Disney Pixar’s latest is just wonderful and Inside Out is perhaps its richest film since Up! It packs a similar emotional punch with a feeling of elements of Wreck It Ralph and really does make you think…a lot.
It’s a particularly deep and thought-provoking film, period, never mind for animation. It’s hard to not think about your emotional actions in an entirely different way post viewing. It really does strike a massive emotional chord, whether you are watching it as an adult or a child. But at the same time it is seriously joyous, funny and thrilling at the same time and boasts some excellent set pieces that really ramp up the tension.
And at some points it’s really difficult to figure how things are going to play out for the characters, constantly pulling the rug out from underneath you.
Initially the concept seemed a little The Numbskulls, as we inside the mind of 11-year-old girl Riley, but this is quickly transcended to deliver an animated film at its peak with some really deep and meaningful ideas about memories, what makes us us and what makes us tick.
It’s very much a film about the difficulties of growing up and is as powerful a coming of age drama as the likes of the Oscar-winning Boyhood. And this must be a dead cert to take home the Animated Feature statuette next year.
The characters inside the head of 11-year-old Riley, Joy, Sadness, Fear, Anger and Disgust, pretty much describes that emotional roller coaster that the viewer goes through and at the same time we get emotional and story echoes of the likes of Monsters Inc, Wreck It Ralph, Toy Story 3 and Up! These are films that we just don’t watch and enjoy, they teach us key life lessons.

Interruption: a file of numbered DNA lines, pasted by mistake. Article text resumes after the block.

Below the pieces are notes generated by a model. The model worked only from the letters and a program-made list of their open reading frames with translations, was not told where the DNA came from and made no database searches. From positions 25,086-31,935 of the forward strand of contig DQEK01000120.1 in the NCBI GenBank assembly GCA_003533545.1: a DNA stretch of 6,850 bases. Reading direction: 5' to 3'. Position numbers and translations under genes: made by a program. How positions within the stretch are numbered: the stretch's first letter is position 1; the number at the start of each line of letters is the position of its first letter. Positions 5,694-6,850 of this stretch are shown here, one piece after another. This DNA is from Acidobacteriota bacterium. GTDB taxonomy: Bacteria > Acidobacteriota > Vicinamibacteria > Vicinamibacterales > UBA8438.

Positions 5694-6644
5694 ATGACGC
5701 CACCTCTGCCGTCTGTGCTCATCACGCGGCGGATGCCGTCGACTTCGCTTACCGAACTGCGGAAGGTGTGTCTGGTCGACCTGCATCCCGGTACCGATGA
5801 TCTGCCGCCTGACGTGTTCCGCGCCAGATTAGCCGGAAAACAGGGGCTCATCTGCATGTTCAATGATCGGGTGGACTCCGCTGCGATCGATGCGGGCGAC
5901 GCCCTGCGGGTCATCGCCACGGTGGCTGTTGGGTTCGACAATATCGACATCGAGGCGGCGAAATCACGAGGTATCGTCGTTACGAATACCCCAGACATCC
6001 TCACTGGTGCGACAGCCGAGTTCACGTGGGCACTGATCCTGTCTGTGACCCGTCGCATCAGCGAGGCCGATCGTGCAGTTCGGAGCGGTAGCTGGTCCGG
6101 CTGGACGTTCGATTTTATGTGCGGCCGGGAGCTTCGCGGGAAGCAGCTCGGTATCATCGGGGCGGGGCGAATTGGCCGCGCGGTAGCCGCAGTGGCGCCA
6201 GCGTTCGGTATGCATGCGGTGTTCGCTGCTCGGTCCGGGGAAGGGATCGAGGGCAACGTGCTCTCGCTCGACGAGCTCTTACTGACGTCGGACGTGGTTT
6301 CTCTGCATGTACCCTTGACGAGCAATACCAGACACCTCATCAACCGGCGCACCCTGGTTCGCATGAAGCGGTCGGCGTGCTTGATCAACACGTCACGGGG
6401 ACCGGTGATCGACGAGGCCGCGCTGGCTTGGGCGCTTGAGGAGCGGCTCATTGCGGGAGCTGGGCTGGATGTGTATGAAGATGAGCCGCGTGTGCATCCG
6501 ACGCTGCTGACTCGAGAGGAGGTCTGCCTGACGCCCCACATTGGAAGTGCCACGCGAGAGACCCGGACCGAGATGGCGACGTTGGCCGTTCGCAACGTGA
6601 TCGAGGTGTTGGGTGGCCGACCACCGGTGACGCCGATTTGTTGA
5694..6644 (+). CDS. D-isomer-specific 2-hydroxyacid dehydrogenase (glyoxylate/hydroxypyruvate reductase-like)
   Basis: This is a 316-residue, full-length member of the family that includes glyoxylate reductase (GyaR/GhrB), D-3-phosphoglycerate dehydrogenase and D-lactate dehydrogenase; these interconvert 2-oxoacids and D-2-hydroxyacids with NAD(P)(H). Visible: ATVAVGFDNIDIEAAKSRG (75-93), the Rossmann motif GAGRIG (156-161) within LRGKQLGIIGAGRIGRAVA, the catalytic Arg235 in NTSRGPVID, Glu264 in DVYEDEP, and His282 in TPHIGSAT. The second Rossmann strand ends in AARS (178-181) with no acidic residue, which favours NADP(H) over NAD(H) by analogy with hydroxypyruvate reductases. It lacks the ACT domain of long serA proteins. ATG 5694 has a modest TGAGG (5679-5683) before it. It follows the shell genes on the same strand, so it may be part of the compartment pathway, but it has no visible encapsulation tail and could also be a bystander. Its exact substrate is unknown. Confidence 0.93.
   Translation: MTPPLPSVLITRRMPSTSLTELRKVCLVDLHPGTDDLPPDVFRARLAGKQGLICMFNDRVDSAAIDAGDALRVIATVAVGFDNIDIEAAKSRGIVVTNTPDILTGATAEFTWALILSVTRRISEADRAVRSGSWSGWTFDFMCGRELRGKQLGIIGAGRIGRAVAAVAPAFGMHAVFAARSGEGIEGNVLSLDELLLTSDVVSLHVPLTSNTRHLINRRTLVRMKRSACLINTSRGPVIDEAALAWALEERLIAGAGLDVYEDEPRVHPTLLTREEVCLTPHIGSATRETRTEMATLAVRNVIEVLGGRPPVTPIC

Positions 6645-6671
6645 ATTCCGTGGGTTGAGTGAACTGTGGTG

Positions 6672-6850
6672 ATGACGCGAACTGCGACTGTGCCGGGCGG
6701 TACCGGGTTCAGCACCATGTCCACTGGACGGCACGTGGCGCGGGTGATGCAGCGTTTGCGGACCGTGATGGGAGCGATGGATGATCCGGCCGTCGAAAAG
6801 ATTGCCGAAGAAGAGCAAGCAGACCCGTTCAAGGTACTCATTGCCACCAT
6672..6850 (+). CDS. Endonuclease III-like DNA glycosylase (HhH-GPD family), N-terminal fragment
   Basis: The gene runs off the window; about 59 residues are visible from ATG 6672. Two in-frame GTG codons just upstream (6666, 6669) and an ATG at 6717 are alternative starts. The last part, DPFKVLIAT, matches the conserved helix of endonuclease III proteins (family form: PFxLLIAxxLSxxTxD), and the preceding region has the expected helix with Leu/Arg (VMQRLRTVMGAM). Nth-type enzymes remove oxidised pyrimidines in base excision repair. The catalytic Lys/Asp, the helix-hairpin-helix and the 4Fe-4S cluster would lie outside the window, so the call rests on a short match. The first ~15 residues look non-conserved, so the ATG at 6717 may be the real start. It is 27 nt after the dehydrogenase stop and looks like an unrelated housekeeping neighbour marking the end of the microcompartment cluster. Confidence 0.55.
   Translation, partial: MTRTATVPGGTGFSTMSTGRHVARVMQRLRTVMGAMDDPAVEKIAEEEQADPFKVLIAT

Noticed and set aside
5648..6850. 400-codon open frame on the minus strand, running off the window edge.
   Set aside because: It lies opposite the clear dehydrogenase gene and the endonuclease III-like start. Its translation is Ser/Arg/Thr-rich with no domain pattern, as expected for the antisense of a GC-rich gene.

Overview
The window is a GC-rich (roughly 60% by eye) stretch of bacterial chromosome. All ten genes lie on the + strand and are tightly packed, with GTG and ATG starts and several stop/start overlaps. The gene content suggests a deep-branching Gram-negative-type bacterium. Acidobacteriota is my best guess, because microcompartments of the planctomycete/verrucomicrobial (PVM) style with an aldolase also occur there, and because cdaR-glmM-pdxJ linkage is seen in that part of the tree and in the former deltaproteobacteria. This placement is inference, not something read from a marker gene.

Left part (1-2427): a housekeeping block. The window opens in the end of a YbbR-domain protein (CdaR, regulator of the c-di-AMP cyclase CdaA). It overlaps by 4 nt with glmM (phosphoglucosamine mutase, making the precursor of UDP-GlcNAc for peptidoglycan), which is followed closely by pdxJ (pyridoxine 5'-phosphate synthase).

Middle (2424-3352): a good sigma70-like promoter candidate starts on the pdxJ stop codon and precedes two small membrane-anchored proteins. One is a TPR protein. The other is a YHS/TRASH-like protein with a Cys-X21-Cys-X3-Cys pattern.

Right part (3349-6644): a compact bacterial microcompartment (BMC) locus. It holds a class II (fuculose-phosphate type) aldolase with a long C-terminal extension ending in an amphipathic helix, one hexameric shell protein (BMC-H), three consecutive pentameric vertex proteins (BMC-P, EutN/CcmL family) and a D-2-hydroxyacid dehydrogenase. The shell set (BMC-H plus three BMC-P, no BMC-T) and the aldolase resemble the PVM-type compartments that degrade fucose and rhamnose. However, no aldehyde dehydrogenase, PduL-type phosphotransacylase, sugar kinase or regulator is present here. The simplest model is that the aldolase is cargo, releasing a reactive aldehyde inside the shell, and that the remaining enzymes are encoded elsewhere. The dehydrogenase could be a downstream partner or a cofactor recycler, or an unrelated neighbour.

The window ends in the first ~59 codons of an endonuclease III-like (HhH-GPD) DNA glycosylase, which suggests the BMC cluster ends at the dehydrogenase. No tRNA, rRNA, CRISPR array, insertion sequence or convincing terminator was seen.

It’s little wonder then that the film’s main director is Pete Docter, who also helmed the first Monsters film and Up! But this is no carbon copy of the aforementioned.
You’ll also be sure to have a little something in your eye over a certain part elephant, part candyfloss character and the lighting and emotion in the ‘real world’ scenes, especially the journey to the bus depot in drab San Francisco, also packs a powerful Pixar punch.
Riley’s world (head) is in contrast all about colour and has some amazing concepts and look wonderful and work wonderfully, part Wreck It Ralph, part Metropolis via way of Tron Legacy. I don’t think I’ve ever thought about wanting an ‘Art of’ book so much, although having read reviews they lack commentary which is a crying shame and much missed opportunity.
All of it deftly underlined by a touching and exhilarating Michael Giacchino score that really fittingly plays the emotions in our head.
The four-year old (nearly five) I watched it with really rolled with the gamut of emotions and afterwards was talking about the characters of emotions of joy, anger and sadness and how ‘the people in her head’ were with such things.
It ensuring that this film will resonate with parents and children, and even those who are not, long after the credits have rolled. We’ve just recently moved house and after the summer our daughter, Isabelle, is moving schools, so it was difficult to not think Riley as Isabelle at times.
Perhaps it is unsurprising then that according to IMDB psychologists and other experts were consulted so the writers could make the way Riley’s mind works scientifically accurate. For example, it is believed that short-term memories made during the day are converted into long-term memories during sleep, which is what happens in Riley’s mind.
This is something seriously special and even as it unfolds you know you are watching yet another bonafide classic. Dreamworks can’t even begin to touch this output.
A special mention must also go to the sublime Lava, that precedes Inside Out, about a singing volcano that provides a pyroclastic flow of emotions and does for volcanoes what Blue Umbrella did for brollies.